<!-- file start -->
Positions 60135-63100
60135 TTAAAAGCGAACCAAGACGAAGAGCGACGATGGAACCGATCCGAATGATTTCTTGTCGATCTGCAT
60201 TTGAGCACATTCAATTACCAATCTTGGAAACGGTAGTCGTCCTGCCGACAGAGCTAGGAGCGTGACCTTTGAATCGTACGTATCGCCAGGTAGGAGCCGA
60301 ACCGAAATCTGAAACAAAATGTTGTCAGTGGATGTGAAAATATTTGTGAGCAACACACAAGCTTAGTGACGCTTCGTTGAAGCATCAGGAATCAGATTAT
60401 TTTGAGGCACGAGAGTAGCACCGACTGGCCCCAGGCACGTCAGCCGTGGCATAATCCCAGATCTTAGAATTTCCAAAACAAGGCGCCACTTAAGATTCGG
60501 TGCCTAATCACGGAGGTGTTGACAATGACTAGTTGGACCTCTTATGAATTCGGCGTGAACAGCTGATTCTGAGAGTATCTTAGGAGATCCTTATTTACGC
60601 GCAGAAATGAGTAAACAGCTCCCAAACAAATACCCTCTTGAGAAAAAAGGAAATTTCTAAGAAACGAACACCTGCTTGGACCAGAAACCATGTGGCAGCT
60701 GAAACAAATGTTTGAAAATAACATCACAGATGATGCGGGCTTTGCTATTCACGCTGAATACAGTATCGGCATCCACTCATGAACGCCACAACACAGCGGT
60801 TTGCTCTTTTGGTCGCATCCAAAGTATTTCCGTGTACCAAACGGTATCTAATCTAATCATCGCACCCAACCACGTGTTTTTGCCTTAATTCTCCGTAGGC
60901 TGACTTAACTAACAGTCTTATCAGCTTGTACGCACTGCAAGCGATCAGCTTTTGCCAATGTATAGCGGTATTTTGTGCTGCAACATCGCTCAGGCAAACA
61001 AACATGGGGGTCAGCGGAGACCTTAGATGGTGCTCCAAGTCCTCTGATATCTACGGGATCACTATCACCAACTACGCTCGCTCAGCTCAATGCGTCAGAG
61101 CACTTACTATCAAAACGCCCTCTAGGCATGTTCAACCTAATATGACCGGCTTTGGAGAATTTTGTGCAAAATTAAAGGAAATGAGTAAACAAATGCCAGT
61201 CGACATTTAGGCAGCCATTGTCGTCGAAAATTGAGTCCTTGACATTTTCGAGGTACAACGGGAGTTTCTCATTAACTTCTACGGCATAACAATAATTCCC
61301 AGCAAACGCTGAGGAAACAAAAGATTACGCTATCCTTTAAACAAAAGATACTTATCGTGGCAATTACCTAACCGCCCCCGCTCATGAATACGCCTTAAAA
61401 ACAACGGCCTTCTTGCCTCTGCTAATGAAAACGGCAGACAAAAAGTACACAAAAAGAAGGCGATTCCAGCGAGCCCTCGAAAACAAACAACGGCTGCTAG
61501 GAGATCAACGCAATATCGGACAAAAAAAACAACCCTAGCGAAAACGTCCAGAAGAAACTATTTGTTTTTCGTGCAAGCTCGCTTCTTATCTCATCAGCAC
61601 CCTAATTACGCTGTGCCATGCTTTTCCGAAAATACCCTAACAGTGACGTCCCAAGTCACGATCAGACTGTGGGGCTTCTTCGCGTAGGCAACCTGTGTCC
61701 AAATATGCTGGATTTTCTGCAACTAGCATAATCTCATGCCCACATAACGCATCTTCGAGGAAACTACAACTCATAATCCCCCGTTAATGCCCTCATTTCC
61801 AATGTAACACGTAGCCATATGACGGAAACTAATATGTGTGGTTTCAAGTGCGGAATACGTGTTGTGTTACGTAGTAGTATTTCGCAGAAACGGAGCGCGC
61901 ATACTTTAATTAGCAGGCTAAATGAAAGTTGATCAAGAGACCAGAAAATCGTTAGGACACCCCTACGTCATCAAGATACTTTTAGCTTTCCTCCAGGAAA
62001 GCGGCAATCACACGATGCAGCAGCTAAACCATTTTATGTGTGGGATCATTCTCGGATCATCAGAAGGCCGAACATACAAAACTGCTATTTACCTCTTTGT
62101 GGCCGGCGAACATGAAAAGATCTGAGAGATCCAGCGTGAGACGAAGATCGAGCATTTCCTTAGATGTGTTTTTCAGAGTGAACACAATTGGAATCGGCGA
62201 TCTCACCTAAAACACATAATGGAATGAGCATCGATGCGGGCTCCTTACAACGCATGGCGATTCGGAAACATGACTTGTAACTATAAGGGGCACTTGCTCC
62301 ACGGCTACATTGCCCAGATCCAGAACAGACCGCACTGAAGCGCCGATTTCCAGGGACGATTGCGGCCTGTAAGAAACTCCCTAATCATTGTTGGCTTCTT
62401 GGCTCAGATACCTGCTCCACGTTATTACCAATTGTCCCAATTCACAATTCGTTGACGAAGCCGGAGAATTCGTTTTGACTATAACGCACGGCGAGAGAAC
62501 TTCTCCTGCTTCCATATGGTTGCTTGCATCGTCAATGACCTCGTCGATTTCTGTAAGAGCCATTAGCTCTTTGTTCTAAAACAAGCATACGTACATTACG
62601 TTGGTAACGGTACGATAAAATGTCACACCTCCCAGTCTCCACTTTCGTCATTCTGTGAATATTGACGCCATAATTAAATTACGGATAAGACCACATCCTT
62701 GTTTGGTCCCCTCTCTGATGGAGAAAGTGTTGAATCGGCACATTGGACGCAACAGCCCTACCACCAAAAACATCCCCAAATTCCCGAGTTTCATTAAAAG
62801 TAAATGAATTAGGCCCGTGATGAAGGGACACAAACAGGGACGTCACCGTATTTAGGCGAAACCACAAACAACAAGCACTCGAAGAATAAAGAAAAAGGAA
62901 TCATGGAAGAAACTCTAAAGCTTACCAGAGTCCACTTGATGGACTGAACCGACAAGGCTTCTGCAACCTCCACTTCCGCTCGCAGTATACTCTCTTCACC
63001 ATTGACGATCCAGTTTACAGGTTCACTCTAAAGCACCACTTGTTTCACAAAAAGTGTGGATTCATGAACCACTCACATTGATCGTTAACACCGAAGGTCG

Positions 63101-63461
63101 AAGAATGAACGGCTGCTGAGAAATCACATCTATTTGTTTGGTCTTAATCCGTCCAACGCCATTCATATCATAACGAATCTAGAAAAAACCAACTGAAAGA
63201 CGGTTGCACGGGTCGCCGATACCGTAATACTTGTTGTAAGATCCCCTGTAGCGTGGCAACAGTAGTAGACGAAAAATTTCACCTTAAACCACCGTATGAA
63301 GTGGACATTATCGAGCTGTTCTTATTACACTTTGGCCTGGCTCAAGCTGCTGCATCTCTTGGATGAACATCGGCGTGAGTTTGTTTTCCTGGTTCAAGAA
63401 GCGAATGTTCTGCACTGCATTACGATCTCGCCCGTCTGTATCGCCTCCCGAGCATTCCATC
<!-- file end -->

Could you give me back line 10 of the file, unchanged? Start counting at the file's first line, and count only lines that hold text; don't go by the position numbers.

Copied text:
60901 TGACTTAACTAACAGTCTTATCAGCTTGTACGCACTGCAAGCGATCAGCTTTTGCCAATGTATAGCGGTATTTTGTGCTGCAACATCGCTCAGGCAAACA